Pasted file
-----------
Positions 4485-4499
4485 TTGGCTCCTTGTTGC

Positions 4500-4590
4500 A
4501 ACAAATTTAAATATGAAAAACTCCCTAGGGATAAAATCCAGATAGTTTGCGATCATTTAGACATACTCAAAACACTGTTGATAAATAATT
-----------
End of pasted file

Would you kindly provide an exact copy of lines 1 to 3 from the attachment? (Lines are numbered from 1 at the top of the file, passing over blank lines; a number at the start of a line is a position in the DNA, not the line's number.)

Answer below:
Positions 4485-4499
4485 TTGGCTCCTTGTTGC

Positions 4500-4590